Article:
Introverts may be able to fit all their friends in a phone booth, but those relationships tend to be deep and rewarding. Introverts are more cautious and deliberate than extroverts, but that means they tend to think things through more thoroughly, which means they can often make smarter decisions.
Like Saydrah, I hate generalizations, especially about people. I agree with the author that people exist on a spectrum, with some people smack in the middle deeply enjoying both solitude and company.
The problematic and deeply flawed Myers-Briggs test (explanation of my negative opinion of M-B if asked) says that
People who prefer extraversion draw energy from action: they tend to act, then reflect, then act further. Conversely, those who prefer introversion expend energy through action: they prefer to reflect, then act, then reflect again. This definition comes from Myers-Briggs.
I'm aware that this article does not mention Myers-Briggs, but that definition seems to describe the author who said he got so exhausted socializing that he passed time in the bathroom until he felt energized enough to venture out again into the reception.
I found this passage interesting:
For all these groups (chess grand masters, athletes and even ordinary college students studying for exams), solitary training allows for a level of intense and personal focus that's hard to sustain in a group setting. "You gain the most on your performance when you work alone," says Ericsson. "And the introverted temperament might make some kids more willing to make that commitment." So it would be more difficult for a highly social person to focus for an extended period on practicing their skill/art. I agree with that. It is very hard to tune out the world if we get our joy and energy from external stimulations. Couples, also might run into trouble, if one part of the pair prefers a lot of external stimulation while the other prefers one-on-one conversation and their own meditations in response to nature or art.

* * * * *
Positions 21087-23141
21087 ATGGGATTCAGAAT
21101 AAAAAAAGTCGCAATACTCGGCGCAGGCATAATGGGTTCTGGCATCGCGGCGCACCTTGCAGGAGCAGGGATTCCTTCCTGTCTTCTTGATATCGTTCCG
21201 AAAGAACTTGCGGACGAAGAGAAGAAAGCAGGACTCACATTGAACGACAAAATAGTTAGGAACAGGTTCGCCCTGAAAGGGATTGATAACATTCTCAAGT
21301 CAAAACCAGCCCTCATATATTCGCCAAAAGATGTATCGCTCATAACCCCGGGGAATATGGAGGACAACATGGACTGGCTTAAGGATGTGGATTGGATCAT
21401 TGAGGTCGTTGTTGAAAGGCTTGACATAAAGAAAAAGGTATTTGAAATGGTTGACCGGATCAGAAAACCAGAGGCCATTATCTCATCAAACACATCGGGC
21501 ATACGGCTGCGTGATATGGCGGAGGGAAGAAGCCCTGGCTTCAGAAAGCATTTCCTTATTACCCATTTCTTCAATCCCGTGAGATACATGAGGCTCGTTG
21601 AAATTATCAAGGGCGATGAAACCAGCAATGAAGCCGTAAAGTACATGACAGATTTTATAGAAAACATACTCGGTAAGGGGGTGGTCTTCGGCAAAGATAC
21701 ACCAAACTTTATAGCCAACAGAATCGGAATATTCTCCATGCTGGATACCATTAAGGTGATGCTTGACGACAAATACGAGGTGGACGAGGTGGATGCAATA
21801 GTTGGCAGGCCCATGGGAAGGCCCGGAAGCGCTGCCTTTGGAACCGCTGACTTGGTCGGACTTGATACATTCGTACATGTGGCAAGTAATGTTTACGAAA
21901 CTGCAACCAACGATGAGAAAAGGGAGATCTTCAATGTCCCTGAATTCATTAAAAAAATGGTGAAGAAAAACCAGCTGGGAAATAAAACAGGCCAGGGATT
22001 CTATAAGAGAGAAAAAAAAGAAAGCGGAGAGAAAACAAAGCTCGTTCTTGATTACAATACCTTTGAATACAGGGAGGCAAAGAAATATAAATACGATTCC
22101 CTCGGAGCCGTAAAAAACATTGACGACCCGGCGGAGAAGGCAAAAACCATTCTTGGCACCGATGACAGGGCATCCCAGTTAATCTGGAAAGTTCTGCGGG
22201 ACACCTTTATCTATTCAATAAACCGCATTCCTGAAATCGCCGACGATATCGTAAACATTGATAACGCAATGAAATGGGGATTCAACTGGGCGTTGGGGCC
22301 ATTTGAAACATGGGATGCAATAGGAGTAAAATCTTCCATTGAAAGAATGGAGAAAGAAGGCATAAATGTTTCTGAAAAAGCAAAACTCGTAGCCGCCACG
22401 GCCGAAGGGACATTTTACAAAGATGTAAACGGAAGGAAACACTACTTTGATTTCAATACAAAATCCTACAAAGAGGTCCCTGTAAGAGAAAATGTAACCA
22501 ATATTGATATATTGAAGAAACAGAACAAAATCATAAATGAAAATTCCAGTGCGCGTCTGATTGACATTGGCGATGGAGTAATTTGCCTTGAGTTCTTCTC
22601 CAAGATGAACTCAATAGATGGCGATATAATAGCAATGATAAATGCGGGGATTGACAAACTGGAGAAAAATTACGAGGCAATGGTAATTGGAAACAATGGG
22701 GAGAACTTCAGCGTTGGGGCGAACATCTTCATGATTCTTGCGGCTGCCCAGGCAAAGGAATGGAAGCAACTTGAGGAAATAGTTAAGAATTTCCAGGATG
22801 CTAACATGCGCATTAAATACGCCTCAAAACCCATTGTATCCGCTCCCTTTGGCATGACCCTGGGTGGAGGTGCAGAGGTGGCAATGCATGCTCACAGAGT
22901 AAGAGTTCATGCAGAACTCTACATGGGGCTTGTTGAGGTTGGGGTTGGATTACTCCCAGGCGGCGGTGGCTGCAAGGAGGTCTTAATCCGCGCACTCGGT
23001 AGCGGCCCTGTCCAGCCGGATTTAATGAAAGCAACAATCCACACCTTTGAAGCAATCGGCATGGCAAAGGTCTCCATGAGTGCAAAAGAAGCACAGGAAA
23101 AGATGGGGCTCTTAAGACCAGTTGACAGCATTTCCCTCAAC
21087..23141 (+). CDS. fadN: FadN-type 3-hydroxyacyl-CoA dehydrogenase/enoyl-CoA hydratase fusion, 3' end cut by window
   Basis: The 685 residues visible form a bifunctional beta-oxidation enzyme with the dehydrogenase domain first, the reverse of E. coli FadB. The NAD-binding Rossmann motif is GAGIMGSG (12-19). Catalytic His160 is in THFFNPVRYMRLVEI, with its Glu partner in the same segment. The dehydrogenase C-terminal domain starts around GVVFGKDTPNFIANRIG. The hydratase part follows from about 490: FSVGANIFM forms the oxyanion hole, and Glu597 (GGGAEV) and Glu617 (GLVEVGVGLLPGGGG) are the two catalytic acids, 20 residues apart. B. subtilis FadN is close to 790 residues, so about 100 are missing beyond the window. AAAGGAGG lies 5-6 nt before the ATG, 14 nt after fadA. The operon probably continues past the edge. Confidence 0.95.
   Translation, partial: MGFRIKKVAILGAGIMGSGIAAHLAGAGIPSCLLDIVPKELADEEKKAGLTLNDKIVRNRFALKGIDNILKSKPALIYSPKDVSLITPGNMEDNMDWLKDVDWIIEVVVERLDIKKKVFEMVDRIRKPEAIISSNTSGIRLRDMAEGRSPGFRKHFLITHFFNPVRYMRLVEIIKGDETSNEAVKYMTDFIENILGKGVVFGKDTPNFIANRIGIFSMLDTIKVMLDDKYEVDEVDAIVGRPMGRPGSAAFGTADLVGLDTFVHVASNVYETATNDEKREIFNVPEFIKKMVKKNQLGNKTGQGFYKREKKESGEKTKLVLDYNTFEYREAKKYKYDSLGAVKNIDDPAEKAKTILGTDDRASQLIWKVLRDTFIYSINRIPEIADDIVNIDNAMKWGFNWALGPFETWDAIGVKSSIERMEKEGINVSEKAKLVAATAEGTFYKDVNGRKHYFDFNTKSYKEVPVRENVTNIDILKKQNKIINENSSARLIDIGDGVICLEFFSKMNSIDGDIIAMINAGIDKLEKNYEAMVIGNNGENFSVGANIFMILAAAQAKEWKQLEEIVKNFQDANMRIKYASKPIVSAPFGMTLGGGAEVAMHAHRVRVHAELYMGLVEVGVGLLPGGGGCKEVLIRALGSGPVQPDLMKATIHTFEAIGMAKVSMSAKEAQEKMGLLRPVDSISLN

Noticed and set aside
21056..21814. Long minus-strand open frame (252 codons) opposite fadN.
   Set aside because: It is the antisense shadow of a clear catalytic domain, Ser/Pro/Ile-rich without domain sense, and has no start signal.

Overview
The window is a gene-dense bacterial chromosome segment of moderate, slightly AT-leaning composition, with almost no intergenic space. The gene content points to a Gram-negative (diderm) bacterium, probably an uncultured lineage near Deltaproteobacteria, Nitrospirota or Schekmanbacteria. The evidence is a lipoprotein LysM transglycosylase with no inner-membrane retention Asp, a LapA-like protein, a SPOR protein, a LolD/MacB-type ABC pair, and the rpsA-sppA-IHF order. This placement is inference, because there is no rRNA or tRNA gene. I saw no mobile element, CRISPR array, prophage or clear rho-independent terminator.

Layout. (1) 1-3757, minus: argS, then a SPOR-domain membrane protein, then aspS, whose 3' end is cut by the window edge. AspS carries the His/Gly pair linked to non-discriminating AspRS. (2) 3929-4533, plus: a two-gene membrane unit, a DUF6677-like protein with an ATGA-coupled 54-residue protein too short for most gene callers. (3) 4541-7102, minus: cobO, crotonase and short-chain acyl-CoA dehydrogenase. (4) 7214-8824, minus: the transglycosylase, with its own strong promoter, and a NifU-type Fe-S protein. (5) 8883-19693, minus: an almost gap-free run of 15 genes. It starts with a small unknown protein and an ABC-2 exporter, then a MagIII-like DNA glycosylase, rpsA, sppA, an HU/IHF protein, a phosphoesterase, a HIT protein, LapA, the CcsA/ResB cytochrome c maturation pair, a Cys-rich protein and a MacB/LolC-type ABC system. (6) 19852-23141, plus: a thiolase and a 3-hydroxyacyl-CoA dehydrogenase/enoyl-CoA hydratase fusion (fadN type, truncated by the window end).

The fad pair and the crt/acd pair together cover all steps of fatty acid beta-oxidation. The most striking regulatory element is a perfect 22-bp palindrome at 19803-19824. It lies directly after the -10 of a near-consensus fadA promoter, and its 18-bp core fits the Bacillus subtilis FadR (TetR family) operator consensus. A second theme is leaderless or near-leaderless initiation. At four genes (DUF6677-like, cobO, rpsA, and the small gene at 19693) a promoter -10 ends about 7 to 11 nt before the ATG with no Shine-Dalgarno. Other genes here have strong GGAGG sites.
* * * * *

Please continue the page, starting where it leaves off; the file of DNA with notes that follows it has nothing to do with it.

Another line that interested me was this one:
There's our mostly inborn personality, the one that wants us to be introverted or extroverted; that's the biogenic identity. There are the expectations of our culture, family and religion--the sociogenic identity. And then there are our personal desires and our sense of what matters--the ideogenic identity....An introvert like Little could live in a way that satisfies his nerves, never leaving the library, but then his ideogenic self would starve. yes, if we hide in the library being happily energized by books, we might be starving another part of ourself that wants to/needs to contribute to society in a more hands-on way. These are some of the reasons understanding ourselves might take a lifetime.